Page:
Thus, I have been othered. I experience what it is like to be different, the odd one out, the black sheep. All of the awesome people I work with share a culture, history and identity. They talk about racial prejudice and understand it in a way that I never will. But at the same time, I now know what it is like to be them, at least symbolically.
                The suburb I live in is probably 95% white. It is quite a rarity to see anyone belonging to any other racial group. If there is someone, they are quietly outcasted and looked at differently. Even if these attitudes aren’t completely external, they exist. You can feel them during a class lecture on slavery. You can hear them when a rap or hip-hop song comes on the radio. You say them, when you talk about the “black” kid.
                Engaging in my social justice work has opened up my eyes to a whole new way of examining racism. I never before saw the prejudice within myself, or those around me. Racism was not something I ever really thought about. It just wasn’t a part of my life.
                Hearing of the experiences of Blacks, Hispanics, Latino’s and Asians, has made me think more critically about race. I now understand just how the intense racial history in our country still echo’s in our institutions to this day. Also, being the different one has allowed me to acknowledge my own privilege. I feel what it is like to be different, to feel like I don’t belong. Even if nothing is said, everyone knows there is something different about me. That I am not like them and have grown up with numerous advantages they have never had. And while this makes me sad, more than that, it inspires me. It inspires me to work hard to fight against racism. It inspires me to keep pressing on and moving forward. To acknowledge my own racial privilege and think critically about race. To stop prejudice that I see towards others of racial minorities in my own life. To embody equality.
So being the white girl isn’t all bad. For once, I get to experience what it is like to be othered. Even for just those few moments, I see it with my own eyes. And that is the most powerful thing of all.

Wednesday, September 26, 2012

I Want YOU to Register to Vote

                2012 is an important year in America, as in November we will be electing our next President. There has been election buzz now for about a year and it’s still heating up. You see the ads, the speeches, the debates….but does it really matter? How much of a difference does voting make? Does your vote really count?
                The short answer is yes. Everyone’s votes really do count. The Presidential election in 2000 between Bush and Gore is a prime example. There was a large dispute over who won the election, as it came down to the electoral votes of Florida. There were some issues at the polls with the new Butterfly Ballots.  Therefore the actual winner of the election was unclear. The vote was also very, very close. There was only a .5% margin between Bush and Gore, which came down to about 2000 votes!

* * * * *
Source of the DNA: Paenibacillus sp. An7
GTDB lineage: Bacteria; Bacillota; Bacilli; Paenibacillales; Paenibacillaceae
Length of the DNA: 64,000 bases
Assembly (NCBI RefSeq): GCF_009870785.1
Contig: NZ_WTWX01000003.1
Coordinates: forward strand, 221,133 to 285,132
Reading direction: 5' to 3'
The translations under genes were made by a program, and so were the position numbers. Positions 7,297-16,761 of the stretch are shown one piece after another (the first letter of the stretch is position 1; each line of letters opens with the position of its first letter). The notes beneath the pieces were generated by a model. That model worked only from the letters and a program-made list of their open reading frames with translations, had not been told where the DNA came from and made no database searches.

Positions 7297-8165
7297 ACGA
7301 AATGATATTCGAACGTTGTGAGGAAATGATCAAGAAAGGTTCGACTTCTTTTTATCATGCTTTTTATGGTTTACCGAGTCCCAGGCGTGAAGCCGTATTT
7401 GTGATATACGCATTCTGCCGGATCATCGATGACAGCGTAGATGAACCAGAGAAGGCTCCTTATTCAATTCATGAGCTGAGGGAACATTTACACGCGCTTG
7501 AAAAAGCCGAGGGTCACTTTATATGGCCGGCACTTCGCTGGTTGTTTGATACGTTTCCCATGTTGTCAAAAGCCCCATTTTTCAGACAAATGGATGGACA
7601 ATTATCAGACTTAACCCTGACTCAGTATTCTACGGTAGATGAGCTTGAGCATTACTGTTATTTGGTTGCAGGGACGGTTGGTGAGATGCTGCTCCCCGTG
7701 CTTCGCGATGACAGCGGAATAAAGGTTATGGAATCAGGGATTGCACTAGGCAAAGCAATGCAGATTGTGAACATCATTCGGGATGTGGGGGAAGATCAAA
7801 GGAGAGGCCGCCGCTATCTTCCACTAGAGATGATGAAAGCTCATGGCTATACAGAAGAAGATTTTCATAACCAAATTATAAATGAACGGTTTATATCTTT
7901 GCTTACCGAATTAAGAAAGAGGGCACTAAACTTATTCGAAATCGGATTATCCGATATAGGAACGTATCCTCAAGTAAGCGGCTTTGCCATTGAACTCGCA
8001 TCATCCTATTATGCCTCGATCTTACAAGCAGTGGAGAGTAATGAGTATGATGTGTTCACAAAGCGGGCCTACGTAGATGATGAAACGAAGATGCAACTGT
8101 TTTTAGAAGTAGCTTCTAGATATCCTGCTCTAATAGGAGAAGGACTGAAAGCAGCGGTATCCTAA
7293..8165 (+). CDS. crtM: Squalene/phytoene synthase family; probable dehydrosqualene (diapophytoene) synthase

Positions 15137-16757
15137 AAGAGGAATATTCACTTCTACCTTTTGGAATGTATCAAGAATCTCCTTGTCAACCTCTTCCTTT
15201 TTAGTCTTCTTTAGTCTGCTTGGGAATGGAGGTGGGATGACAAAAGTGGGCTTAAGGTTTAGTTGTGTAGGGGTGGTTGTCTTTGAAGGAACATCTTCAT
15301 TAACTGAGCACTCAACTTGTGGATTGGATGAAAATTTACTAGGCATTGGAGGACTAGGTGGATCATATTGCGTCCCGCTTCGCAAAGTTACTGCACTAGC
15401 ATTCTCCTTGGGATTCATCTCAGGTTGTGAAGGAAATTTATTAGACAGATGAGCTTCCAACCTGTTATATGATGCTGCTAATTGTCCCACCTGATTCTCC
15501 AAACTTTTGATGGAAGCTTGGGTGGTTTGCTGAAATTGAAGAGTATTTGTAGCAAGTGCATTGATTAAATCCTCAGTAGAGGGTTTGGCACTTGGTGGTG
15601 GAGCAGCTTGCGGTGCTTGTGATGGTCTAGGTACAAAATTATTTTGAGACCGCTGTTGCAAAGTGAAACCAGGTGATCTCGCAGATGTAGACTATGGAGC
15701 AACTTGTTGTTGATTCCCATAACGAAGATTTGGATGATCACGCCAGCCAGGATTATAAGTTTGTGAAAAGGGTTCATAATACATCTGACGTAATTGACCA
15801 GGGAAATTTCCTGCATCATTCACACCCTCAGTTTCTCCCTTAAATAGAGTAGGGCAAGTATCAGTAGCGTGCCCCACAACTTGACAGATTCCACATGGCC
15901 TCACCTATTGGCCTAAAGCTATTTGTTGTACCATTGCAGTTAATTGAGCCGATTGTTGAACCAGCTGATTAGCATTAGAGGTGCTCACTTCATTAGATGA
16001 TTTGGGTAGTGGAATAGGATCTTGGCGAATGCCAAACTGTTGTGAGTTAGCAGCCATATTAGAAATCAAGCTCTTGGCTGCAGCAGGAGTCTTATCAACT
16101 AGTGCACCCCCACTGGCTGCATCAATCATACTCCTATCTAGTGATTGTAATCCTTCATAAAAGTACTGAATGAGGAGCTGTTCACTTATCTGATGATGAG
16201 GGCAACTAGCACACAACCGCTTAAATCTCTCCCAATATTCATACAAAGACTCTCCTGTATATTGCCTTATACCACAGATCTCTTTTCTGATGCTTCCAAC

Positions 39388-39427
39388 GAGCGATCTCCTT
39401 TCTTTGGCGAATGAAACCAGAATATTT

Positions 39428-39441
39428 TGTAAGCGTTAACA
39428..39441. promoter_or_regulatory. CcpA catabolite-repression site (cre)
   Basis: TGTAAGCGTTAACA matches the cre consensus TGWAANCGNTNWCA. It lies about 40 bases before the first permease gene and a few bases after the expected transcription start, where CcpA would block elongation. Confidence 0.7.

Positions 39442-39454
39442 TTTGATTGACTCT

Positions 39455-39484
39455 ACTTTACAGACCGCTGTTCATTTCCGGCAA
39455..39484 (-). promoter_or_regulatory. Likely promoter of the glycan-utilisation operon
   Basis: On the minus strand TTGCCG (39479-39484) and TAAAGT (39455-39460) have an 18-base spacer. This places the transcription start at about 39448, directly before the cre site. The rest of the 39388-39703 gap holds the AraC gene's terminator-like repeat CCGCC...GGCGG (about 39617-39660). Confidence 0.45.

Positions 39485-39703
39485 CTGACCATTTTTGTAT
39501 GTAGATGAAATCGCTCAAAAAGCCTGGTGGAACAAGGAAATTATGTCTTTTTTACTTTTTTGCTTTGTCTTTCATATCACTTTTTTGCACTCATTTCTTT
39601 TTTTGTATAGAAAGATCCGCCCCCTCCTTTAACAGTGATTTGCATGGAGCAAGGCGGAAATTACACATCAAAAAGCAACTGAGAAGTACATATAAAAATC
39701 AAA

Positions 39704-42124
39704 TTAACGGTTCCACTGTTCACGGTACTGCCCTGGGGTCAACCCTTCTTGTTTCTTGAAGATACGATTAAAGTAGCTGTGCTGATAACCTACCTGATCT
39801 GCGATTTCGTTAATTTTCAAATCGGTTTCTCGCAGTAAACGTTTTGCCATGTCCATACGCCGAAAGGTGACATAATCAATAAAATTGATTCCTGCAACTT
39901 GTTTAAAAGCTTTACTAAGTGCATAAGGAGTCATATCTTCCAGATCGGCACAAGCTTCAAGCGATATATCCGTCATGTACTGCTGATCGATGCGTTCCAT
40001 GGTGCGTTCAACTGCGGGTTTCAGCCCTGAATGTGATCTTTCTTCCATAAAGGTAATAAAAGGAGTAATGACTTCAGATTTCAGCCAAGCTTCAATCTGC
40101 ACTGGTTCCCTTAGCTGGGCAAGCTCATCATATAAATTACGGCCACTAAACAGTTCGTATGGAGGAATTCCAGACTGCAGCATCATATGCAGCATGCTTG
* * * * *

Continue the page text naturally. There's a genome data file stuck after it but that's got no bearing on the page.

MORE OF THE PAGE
Voting is also an important part in living in a democracy. Think of all those around the world who don’t have the same privileges  as we do, as well as those that came before us and  gave their lives in the pursuit of free elections. Not voting is, quite frankly, showing a lack of appreciation for the rights countless patriots have worked to give us. If nothing else, honor them.
                If you aren’t already, register to vote! This must be done at least 30 days before the election, which means you have until October 6th! You can register at many places public high schools, libraries, The Bureau of Motor Vehicles and office of your counties Board or Elections. Also, make sure you bring proper photo ID on Election Day to the polls, or you will be unable to vote! Most importantly, make sure you research all of the candidates (and not just those vying for the Presidency). Good luck!

Monday, September 24, 2012

Activism....Say What?

What does activism really mean? How can we assert our own personal values without conforming to the crowd? How can we be ourselves but still a part of the collective? Is this possible?
                I personally see a lot of pressure in the activist community to have an ideology. You have to have some cause/issue you work for or else….what are you really? A crazy hippie? A wanna-be?
                I’m not sure what the real answer is. I don’t know what it really means to dedicate your life to something. At least, on that level. “True” activists are willing to die for what the believe in. They will let nothing and no one stop them. It is often these dedicated people who are responsible for social change.
                So does that mean being that type of activist is best? Or am I using the American value of success to derive that conclusion? What makes someone successful, what are the characteristics of success?
I’m keeping an open mind for now. Let me know your thoughts!

Thursday, September 20, 2012

Fresh Face Friday!

Fresh Face Friday is a campaign put together by Miss Representation to talk about the media’s relationship with makeup. And more importantly, thedemand that women in our society wear it every day. When is the last time you turned on your TV, went to a movie or opened up a magazine and saw someone without a face full of products? Unless it was an article bullying celebrities who decided to go fresh faced, probably never.